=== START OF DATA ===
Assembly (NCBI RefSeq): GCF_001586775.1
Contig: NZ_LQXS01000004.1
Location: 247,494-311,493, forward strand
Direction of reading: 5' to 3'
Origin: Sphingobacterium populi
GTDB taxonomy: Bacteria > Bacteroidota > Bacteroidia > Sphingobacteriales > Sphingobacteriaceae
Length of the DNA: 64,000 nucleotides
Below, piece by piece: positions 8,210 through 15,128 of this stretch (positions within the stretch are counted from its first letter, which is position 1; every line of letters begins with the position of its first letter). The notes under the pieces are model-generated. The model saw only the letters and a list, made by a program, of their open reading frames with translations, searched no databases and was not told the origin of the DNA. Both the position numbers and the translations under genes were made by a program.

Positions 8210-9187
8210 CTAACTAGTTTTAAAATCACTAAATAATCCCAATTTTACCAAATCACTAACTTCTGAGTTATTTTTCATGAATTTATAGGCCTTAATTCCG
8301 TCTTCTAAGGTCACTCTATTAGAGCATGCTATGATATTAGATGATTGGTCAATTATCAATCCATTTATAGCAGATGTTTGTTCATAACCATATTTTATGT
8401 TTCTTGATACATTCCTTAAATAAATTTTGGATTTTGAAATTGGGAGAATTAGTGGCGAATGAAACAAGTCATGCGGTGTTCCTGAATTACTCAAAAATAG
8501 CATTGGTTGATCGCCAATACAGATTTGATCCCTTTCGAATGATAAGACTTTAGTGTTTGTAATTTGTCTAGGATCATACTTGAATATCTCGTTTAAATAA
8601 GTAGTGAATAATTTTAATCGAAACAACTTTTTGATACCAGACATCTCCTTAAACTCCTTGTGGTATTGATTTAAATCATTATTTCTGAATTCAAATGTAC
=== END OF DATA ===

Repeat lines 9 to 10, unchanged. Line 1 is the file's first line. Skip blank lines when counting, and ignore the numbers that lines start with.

Positions 8210-9187
8210 CTAACTAGTTTTAAAATCACTAAATAATCCCAATTTTACCAAATCACTAACTTCTGAGTTATTTTTCATGAATTTATAGGCCTTAATTCCG